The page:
Log Cabin Chronicles

THE POND THAT GOT AWAY

guys
© 2011 Gordon Alexander
Run, Chamberlain, Run!

Gordon Alexander
Posted 08.04.11

Tiny Vermont town fondly remembers its pond that left for good

GLOVER, VERMONT | It happened more than 200 years ago, but the memory of Runaway Pond is strong in the hearts and minds of local Vermonters here in the Northeast Kingdom.

One of the Vermont's summer not-to-be-missed events is Glover Day, held the last Saturday every July, during which the some 1000 residents here celebrate the tsunami-like flood two centuries ago in pioneer days when a small lake poured through the village, picking up mud and fallen trees in a relentless race north to Lake Memphremagog, on the Canadian border.

What could be more fun than that?

According to accounts from Thompson's Gazetteer of Vermont, it began on June 6, 1810. Summer had been dry and the Barton River, which supplied the power for grist mills in Glover and northward, was running very low.

At the request of Aaron Wilson, the local Glover gristmill owner, some sixty men and boys attempted to dig a new north outlet from Long Pond to the Barton River. Instead, they unintentionally caused the banks of the pond to give way resulting in a flood throughout the Barton River Valley.

The valley drops 600 feet from Runaway Pond to Orleans for an average of about forty feet every mile. The water ran out of the pond in one hour and 15 minutes, but the mud flowed for hours.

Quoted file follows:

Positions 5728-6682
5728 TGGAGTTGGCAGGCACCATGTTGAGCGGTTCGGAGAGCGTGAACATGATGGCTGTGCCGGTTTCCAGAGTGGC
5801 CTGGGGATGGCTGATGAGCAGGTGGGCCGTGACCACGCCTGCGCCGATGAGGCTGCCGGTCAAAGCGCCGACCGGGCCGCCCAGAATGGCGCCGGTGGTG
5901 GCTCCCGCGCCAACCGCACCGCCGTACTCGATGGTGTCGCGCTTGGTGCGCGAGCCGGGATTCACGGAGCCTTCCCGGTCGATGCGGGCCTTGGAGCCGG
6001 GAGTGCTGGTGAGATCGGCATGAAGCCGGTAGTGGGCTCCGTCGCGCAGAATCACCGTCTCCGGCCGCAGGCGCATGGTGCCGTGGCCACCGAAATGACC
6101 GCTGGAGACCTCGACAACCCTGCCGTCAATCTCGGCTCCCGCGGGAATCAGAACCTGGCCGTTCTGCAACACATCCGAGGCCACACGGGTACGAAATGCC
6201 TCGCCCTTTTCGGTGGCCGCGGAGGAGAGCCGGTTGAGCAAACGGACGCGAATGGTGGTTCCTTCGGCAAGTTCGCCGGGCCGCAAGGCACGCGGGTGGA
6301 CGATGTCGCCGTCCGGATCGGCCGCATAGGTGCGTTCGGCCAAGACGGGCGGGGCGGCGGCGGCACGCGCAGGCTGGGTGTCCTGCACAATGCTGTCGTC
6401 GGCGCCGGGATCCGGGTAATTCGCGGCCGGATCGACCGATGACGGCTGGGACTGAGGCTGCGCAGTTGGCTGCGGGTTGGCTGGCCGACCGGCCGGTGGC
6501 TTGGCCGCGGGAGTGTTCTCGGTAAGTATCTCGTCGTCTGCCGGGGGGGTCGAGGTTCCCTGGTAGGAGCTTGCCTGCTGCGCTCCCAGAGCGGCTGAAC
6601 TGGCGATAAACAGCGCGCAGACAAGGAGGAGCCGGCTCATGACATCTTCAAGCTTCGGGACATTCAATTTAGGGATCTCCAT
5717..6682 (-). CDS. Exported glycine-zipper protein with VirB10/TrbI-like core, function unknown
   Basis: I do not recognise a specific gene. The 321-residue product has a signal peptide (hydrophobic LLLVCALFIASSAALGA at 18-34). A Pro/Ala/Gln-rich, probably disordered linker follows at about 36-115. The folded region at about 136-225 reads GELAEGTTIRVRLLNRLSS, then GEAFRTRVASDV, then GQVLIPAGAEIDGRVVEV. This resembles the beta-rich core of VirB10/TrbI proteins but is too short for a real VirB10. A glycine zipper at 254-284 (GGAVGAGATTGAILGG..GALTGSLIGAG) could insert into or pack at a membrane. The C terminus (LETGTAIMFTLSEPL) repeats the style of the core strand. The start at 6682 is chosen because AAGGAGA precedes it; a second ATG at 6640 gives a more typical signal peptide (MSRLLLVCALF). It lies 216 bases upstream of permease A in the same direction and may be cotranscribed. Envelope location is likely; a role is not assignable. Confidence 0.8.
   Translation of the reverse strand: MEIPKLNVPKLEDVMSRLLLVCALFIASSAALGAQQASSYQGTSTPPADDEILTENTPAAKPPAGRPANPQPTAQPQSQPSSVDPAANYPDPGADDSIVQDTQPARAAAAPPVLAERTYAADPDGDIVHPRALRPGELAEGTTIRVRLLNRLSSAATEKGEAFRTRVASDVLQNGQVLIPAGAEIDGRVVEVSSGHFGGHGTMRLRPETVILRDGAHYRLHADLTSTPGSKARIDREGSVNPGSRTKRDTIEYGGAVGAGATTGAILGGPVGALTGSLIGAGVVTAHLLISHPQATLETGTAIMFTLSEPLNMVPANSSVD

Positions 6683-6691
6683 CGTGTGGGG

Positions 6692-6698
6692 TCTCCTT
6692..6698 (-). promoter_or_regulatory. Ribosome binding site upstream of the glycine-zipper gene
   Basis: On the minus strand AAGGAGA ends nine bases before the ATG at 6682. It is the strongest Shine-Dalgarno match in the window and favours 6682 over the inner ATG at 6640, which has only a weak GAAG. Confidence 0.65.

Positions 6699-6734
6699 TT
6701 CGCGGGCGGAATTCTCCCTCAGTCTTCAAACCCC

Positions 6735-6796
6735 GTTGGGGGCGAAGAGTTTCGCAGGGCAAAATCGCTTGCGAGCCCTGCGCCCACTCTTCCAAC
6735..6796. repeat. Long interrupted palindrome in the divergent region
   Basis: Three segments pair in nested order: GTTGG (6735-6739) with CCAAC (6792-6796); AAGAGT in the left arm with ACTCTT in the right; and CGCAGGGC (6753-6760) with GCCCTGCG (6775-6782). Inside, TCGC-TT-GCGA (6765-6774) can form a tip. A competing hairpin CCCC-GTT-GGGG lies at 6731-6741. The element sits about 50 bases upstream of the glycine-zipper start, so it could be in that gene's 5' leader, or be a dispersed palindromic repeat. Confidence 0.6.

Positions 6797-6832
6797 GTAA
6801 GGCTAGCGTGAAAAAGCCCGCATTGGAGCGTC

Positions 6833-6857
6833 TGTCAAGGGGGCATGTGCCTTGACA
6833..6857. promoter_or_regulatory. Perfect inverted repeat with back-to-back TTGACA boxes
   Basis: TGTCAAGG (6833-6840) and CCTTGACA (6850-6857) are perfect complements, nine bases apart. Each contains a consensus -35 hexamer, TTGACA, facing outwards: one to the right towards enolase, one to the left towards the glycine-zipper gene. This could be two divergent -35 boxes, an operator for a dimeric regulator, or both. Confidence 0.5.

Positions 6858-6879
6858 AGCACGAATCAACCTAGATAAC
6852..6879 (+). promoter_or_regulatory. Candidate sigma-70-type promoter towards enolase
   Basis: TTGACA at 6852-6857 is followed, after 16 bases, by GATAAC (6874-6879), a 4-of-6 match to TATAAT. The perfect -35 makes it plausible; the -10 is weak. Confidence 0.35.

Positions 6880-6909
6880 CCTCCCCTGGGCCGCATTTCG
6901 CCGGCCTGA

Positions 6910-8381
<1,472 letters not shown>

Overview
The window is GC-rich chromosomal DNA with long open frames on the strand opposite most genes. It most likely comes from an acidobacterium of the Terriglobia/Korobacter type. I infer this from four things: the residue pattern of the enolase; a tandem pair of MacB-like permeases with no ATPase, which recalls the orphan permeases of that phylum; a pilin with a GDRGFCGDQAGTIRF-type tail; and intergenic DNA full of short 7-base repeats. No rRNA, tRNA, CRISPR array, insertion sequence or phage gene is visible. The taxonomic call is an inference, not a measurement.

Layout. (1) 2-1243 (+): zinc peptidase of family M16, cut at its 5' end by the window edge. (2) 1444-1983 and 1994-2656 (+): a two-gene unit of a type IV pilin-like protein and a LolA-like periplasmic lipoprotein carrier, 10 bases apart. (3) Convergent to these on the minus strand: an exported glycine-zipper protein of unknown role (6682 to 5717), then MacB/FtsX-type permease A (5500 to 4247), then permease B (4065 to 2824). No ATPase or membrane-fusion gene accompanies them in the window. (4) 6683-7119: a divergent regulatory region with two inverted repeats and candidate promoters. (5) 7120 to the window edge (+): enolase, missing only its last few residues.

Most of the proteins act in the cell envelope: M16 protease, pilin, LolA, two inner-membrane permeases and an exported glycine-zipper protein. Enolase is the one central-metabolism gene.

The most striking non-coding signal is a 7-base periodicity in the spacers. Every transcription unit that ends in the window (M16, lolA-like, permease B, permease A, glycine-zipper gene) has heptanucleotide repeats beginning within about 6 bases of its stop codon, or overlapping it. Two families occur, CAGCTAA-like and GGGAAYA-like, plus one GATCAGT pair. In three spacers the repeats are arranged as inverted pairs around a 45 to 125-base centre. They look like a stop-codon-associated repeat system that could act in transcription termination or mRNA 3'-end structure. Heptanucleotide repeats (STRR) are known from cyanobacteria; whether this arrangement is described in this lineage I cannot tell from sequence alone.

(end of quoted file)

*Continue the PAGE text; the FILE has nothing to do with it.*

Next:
The water reached Lake Memphremagog in four hours and reportedly raised the level of that 30-mile long lake one foot.

An engineer has estimated that the pond must have contained nearly two billion US gallons of water. It was about 1.5 miles long, 0.5 miles wide, and averaged from 80 to 100 feet deep and 150 feet deep in the center.

The initial surge took trees and huge boulders with it, building up a logjam, stopping the flood temporarily until the water pressure behind the jam backed up, causing another breakthrough. This scenario kept recurring in the flood's progress down to Barton

The hero of the day was of the laborers, Spencer Chamberlain, who ran ahead of the flood just in time to save Aaron Wilson's wife, working at the mill. In fact, no lives were reportedly lost. This event is commemorated each year on Glover Day (the last Saturday of July) by a 5.5 miles (8.9 km) road race following the path of the flood.

The wayward pond was thereafter called Runaway Pond.

One of the biggest draws for Glover Day is the Runaway Pond Road Race called (Run, Chamberlain, Run!) where participants choose to run or walk the 5.5 mile course.

There's a separate bike event -- the 15th Annual Tour de Glover a bike race on dirt roads with two killer climbs and three screaming descents over at 12.5 mile stretch of road. This year, some thirty-four peddlers riding all styles of bikes took the challenge.

The running and walking events starting at long pond 5.5 miles away from town, was conducted on a busy Route 16 comprised of regular traffic and fleets of cement trucks that were pouring cement on a construction job on the outskirts of town.

To make the event even crazier, a life-sized two-person-operated Pink Elephant from the Bread & Puppet Theater ran through the traffic and the runners, pursued by an screaming male bearded actor in a tight skirt wearing high heels, apparently trying to get the elephant's autograph.

musicians
© 2011 Gordon Alexander
Remembering Runaway Pond

Heralding in the runners at the finish line were some dozen-plus musicians from the Bread and Puppet theatre in unusual costumes playing an assortment of trumpets, saxophones, tubas, and drums with spirited renditions of various Dixieland tunes. The number of musicians increased as the morning raced by.

musicians
© 2011 Gordon Alexander




copyright © 2011 Gordon Alexander/log cabin chronicles/8.11